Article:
Skip to content


It has happened to most of us. The anticipation is rising. The line you are standing in is dwindling. Who will be next? Will I get picked at all? Ah, those moments on the playground before a recess game begins—a possible knock to the self-esteem if ever there was one!

I believe the way students choose each other for teammates has some lessons for us. It is not surprising that the biggest and fastest are often the first to be picked. If strength and size and speed are the advantage, why not go with it? And often some students are last on the line not so much for lack of ability to play the particular game, but for their lack of motivation or enthusiasm.

Isn’t it rather entertaining to watch as the choosing is going on? The most gifted athletes stand around casually, knowing they will be selected in the first few drafts. Others, aware of their lack of size or skill, stand on tip-toe, maybe waving enthusiastically. And yes, there are those few who are simply waiting to be chosen last and don’t really seem to care.

For centuries Christians have discussed and debated the doctrine of election. A frequent question is Cur alii, non alii? (Latin for, “Why are some saved and others not?”)

There are those who think or believe they have been chosen or “called” for eternal life much as members are chosen for a team.

Perhaps it’s the best or smartest that are chosen? However, the Holy Scriptures tell us clearly, “For you see your calling, brethren, that not many wise according to the flesh, not many mighty, not many noble, are called” (1 Corinthians 1:26).

Or could it be that those chosen or “called” for heaven are at least the ones who are more compliant, better team players? Again God’s Word tells us, “For all have sinned and fall short of the glory of God” (Romans 3:23).

It’s starting to look pretty grim, isn’t it? Could there be in us any reason at all why Christ chose us to be on His team of believers?

Was I Worthy?

In our playground scenario, if a younger child gets to be captain, he often will choose friends—even to the detriment of the team. On the spiritual side, though, the holy fact is that Christ chose or “called” us even though He found nothing making us worthy of His team. Each of us could bring only sin, unbelief, and enmity.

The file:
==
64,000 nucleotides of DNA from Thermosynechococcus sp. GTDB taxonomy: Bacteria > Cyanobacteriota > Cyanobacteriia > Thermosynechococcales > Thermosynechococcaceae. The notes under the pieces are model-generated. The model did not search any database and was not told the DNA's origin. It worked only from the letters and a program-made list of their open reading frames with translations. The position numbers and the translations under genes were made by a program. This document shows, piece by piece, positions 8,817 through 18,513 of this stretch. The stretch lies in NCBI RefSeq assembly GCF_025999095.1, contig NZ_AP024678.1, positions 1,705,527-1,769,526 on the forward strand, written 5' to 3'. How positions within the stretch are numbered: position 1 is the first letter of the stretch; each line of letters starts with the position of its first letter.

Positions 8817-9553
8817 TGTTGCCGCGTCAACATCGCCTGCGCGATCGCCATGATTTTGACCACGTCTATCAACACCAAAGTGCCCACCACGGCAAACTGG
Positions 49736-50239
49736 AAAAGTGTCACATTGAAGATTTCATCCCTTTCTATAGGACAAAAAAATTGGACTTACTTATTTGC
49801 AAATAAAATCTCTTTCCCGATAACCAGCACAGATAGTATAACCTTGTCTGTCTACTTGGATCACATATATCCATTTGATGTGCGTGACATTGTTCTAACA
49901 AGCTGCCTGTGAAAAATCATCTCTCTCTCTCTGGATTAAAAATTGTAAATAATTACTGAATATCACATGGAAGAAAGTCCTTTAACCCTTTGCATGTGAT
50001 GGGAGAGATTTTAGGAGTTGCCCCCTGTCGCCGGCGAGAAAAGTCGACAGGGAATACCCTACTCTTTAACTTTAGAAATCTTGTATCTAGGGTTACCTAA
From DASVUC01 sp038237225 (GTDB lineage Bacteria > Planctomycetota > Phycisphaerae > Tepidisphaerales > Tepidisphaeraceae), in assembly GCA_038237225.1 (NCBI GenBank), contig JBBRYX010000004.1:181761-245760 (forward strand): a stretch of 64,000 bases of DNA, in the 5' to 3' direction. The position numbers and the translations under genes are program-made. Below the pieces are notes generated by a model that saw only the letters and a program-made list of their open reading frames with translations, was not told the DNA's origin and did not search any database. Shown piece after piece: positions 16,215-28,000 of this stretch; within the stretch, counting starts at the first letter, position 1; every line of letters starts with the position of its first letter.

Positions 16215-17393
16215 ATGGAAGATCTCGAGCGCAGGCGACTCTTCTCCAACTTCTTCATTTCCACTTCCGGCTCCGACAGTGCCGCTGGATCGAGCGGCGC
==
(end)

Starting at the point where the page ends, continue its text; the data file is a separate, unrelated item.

Christ didn’t choose us because we were His friends; rather, His choosing made us His friends. “But God demonstrates His own love toward us, in that while we were still sinners, Christ died for us” (Romans 5:8).

The Scriptures clearly teach that the reason anyone is saved is purely through God’s divine grace: “For by grace you have been saved through faith, and that not of yourselves; it is the gift of God, not of works, lest anyone should boast” (Ephesians 2:8-9).

So what about each of us individually? We may wonder, “Am I one of God’s chosen?” God’s Word clearly assures us that we are saved sola gratia (by grace alone)—before we had anything to do with it! “…(God) chose us in (Christ) before the foundation of the world, that we should be holy and without blame…having predestined us to adoption as sons by Jesus Christ to Himself, according to the good pleasure of His will” (Ephesians 1:4-5).

Another question often arises when the doctrine of election comes up. If it is God doing the choosing as to who gets to heaven, it must also be His choice as to who is lost and condemned to hell, right?

Wrong! As one pastor put it, that may be good logic, but it is bad theology. God offers free salvation to all. Why some receive this gift and gladly rejoice in their salvation won by Christ while others reject it is a mystery of God’s gospel.

We simply know this: it is God’s will that all people have the opportunity to come to Jesus as their Savior. “‘As I live’ says the Lord God, ‘I have no pleasure in the death of the wicked, but that the wicked turn from his way and live’” (Ezekiel 33:11).

On the one hand, all credit and glory is God’s when a soul is brought to faith in Jesus and thus into His kingdom.

On the other hand, when the gospel of the Savior has been rejected—and hell is the just punishment—the unbelieving soul itself must bear all responsibility and shame.

Dear reader, it is our pleasurable duty to spread the gospel message of free salvation to all. Therefore let us be ready to “preach the word! Be ready in season and out of season….” (2 Timothy 4:2).

And further, rejoice because you’ve been hand-picked and “your names are written in heaven”! (Luke 10:20)